I was wondering if 닝겐 is pronounced 닌껜, same for 멋대로 as 머때로 and so on? Is the "g" in ㅇ pronounced differently than the "g" in ㄱ?

'ㅇ' in Jongseong(종성) is pronounced as ng[ŋ], as one character. So it shouldn't be separated to 'n' and 'g', thereby '닝겐' should be pronounced as ㄴ(n)ㅣ(i) ㅇ(ŋ) - ㄱ(g) ㅔ(e) ㄴ(n).

This word comes from Japanese word にんげん (meaning 'human' [인간]), which is pronounced NEEN-gen. This is how I would basically pronounce 닝겐. Because 닝겐 is a transliteration of Japanese (which has no -ng sound), I would suppress any emphasis on the 이응 받침 (ㅇ on the bottom of the first syllable).

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    Well, as far as I know Koreans usually don't pay attention to the original sound of Japanese loanwords. (오뎅 is always 오뎅, never 오덴, and 짬뽕 is always 짬뽕.) So it might be better to read 닝겐 as exactly written, in my opinion. (Though, it's not a "real word" in Korean, so who knows.) – jick Nov 27 at 5:24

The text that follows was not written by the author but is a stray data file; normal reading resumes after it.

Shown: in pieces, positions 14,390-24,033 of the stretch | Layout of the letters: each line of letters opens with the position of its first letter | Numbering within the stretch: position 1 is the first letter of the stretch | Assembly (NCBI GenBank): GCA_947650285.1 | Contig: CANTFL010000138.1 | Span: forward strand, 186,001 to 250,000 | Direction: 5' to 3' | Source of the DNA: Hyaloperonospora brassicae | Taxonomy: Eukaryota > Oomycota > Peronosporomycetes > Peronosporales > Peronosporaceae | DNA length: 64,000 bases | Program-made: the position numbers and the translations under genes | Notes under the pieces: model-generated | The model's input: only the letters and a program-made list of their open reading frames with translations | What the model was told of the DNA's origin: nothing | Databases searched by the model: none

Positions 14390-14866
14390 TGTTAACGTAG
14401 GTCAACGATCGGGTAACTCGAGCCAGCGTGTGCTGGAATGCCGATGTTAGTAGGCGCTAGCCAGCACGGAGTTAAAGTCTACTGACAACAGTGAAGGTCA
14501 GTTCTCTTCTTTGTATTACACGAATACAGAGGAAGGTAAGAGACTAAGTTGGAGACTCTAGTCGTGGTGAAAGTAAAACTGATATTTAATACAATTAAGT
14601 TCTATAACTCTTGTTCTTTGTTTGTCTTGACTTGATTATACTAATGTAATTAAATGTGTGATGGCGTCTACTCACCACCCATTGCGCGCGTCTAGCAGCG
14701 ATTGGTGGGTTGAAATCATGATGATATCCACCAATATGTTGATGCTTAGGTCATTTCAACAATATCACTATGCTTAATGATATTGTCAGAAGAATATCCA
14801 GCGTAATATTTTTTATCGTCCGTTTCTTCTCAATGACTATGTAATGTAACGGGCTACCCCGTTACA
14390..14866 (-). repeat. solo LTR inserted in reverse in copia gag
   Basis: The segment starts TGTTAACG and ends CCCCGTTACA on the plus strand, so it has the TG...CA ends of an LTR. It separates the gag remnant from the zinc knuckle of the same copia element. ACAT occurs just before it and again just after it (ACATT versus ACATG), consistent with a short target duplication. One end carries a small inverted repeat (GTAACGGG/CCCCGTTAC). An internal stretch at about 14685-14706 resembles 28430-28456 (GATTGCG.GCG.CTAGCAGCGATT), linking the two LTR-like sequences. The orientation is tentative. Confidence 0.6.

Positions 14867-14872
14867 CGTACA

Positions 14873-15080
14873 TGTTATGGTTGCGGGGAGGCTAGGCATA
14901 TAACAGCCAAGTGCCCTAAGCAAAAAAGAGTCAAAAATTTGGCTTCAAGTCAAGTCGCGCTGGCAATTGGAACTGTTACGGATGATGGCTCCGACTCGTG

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    As a native Korean speaker, I agree with @jick – JSong Dec 4 at 9:46
  • Actually, as far as I understand, Japanese does have an "ng" sound - they have one nasal sound that, before a velar like /k/ or /g/ is pronounced as the velar nasal /ŋ/ (hence 닝겐 not 닌겐); also, it is an uvular nasal /N/ when it ends a word (uvular nasal is closer to ㅇ then ㄴ, hence 오뎅). See en.wikipedia.org/wiki/Japanese_phonology#Moraic_nasal – gaeguri Dec 6 at 9:54

As far as how "닝겐" is pronounced, unless you are intentionally want to speak in different way, I'd say native Korean language tongue would have no problem with just saying "닝겐" as it is.

닝겐 : ning - gen / gaen 닝: ning, 겐 : gen / gaen 니: ni ,o: ng

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